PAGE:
Air’s realm would be that confluence where Libertarians and Liberals meet. Both believe that America is all about freedom. Liberals typically feel compelled to bring this freedom and liberty ideal to all peoples. They see people who are oppressed by others – meaning those people are unable to have these liberties. Civil rights, women’s rights, gay rights… While Liberals actively promote this freedom and liberty agenda in social directions, Libertarians generally just want government to leave them alone. They would rather these things settle out on the local level, not imposed from above – perhaps believing that these liberal notions slowly evolve in people and are not worth the strife.
They also diverge in how they relate Air’s Self Empowerment-Liberty Principle to the economic realm. The Libertarian tends to focus upon the idea that people should have the economic freedom to do as they please. They typically believe that business should be left alone to do what they want, letting market forces decide. For this reason, entrepreneurs and the business class will often be aligned to their ideals. Republicans, who often feel the need to extend their way of thinking beyond just defense, will also find camaraderie with these Libertarians.
The Republican emphasis on military strength often stimulates business interests to support them – there’s a lot of free enterprise money to be made from war and defense procurements. The warning against a military-industrial complex was made by Eisenhower, who as an Earth element (military-focused) Republican president was able to see these money interests co-opt the Republican focus on national security. It is fair to say that these business class interests have found a home in the Republican Party ever since Lincoln and the Civil War. Even back then, there was a lot of money made as Lincoln championed the Republican ideal of defending the union.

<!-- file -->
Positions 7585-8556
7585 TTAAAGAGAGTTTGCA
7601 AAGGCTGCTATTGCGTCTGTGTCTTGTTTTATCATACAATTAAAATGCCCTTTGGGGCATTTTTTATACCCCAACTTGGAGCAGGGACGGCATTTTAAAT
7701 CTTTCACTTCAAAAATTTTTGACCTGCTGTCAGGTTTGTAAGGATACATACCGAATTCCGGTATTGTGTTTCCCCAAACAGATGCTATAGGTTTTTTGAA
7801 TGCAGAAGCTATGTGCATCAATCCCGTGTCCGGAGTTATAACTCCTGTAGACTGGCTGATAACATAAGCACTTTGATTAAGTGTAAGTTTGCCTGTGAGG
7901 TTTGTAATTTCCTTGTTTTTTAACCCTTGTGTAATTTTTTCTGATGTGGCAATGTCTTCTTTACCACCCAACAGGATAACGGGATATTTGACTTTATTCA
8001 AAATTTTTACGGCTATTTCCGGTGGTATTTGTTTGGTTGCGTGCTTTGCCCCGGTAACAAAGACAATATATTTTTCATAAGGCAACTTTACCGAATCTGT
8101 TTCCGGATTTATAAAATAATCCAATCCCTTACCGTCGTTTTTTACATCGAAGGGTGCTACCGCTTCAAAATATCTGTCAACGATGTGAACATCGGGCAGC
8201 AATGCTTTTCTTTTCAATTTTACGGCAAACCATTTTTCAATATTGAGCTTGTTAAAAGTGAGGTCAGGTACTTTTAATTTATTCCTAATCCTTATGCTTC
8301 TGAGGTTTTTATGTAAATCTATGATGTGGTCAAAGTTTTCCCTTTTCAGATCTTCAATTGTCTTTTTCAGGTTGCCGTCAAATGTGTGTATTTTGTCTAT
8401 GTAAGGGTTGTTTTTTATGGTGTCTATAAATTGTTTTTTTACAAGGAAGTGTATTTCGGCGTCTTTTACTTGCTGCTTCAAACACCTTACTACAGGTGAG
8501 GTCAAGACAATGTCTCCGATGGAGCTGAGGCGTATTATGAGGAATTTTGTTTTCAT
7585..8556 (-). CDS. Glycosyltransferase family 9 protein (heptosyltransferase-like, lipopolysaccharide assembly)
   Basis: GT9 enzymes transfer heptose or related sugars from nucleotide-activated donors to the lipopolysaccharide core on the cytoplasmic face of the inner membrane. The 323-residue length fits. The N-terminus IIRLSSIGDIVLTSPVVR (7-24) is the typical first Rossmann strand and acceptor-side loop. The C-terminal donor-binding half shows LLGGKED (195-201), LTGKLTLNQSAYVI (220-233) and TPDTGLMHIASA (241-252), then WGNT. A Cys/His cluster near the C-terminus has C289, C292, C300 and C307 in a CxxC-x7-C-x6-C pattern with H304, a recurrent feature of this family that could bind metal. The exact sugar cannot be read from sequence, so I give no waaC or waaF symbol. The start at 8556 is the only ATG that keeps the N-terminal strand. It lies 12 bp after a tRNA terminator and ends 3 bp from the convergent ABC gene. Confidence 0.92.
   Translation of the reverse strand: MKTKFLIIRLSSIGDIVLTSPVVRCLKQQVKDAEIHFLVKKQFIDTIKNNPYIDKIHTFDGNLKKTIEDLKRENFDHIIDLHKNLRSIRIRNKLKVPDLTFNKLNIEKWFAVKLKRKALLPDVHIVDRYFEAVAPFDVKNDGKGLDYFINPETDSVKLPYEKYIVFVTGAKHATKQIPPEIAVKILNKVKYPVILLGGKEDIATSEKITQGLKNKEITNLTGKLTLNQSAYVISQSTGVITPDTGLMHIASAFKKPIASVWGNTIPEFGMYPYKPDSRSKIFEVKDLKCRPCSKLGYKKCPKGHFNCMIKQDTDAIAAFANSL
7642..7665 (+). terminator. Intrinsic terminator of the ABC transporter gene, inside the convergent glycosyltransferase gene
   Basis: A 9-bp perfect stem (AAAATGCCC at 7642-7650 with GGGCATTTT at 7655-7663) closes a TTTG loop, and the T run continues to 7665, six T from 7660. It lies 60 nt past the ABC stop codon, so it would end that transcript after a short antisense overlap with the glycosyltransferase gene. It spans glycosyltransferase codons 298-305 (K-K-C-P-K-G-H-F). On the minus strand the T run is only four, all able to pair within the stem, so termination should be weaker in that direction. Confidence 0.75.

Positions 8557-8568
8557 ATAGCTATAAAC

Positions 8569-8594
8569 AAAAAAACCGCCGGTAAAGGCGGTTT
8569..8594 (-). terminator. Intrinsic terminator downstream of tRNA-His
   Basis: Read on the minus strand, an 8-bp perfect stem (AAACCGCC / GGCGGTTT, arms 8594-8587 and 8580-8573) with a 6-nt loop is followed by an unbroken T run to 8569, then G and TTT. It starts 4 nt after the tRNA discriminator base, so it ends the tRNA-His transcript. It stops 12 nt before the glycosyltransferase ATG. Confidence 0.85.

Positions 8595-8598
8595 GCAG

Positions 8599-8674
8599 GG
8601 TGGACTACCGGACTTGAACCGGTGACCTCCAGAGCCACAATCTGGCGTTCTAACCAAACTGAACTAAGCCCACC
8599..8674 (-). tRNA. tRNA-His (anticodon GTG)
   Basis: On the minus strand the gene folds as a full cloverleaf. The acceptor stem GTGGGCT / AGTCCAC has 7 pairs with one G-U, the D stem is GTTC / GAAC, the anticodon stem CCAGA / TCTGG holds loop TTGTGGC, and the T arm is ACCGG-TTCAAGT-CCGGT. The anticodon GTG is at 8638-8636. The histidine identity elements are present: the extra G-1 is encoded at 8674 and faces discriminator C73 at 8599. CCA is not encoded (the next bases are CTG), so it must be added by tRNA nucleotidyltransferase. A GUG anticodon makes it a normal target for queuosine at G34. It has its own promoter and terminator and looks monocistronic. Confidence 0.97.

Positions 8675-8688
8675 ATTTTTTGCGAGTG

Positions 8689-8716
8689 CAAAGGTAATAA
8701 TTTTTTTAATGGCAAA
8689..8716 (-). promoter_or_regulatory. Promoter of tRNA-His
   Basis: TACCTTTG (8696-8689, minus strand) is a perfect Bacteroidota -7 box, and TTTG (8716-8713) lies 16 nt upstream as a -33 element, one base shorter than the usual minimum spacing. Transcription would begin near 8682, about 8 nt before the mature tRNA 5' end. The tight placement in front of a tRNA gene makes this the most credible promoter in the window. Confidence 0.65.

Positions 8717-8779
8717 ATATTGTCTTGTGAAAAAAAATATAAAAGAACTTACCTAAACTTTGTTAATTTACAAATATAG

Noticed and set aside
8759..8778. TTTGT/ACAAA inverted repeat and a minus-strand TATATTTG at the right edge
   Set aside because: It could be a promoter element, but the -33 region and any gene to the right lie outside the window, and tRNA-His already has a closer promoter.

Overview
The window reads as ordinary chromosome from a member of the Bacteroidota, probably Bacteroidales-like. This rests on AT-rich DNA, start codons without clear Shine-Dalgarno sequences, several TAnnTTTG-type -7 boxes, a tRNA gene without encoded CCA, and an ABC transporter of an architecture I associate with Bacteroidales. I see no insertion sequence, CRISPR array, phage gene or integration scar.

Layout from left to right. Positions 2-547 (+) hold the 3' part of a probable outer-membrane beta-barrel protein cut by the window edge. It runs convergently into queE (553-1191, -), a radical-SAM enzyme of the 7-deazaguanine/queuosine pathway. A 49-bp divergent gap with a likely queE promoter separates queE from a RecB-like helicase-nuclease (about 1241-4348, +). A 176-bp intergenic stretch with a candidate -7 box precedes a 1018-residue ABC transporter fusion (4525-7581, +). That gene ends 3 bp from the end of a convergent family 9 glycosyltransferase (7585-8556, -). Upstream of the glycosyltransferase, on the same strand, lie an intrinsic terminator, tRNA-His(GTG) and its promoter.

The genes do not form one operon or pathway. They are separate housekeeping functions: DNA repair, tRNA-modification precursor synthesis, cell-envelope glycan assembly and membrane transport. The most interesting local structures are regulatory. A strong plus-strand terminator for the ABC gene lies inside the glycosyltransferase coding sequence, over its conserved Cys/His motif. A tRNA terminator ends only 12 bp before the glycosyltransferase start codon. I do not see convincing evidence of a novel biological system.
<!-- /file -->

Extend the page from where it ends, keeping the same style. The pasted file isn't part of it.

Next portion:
And lastly, we have those who are focused on Fire’s sense of Oneness – feeling that all the demographic and socioeconomic parts of the greater whole should be treated fairly and equitably. They would be the Democrats of today. The way they generally seek to do this is through legislation – laws to gain progress toward what they see as a noble goal. They often champion the little guy against the moneyed business class, seeking taxes and regulations to even things out. Labor unions, a traditional part of the Democratic Party, seek to take this abstract notion of Oneness, or Unity, into the workplace.
In a sense, the Democratic Party is aligned to our nation’s motto, E Pluribus Unum – “Out of Many, One.” Indeed, our founding fathers were idealists; they planted our nation very much into the realm of the Fire Principle and its ideals. While there may be a spiritual sensibility to some people as they relate to this Oneness context in the realm of politics, Democrats typically frame this Oneness in secular terms, as the wholeness of our nation.
Democrats of today (as opposed to the southern democrats of the pre-1960s) distrust smaller provincial ways of thinking. They seek to educate and “enlighten the smaller-minded” through top-down, strong federal government actions to ensure that our nation is as fair and equitable in its “Oneness” as it can be. For this reason, Liberals with their goals of growing our collective minds upward will often have some affinity to their goals.
America works so well – and the Framers continue to be seen in esteemed ways – because our Constitution was created after much debate about how to balance the principles of life within a political framework.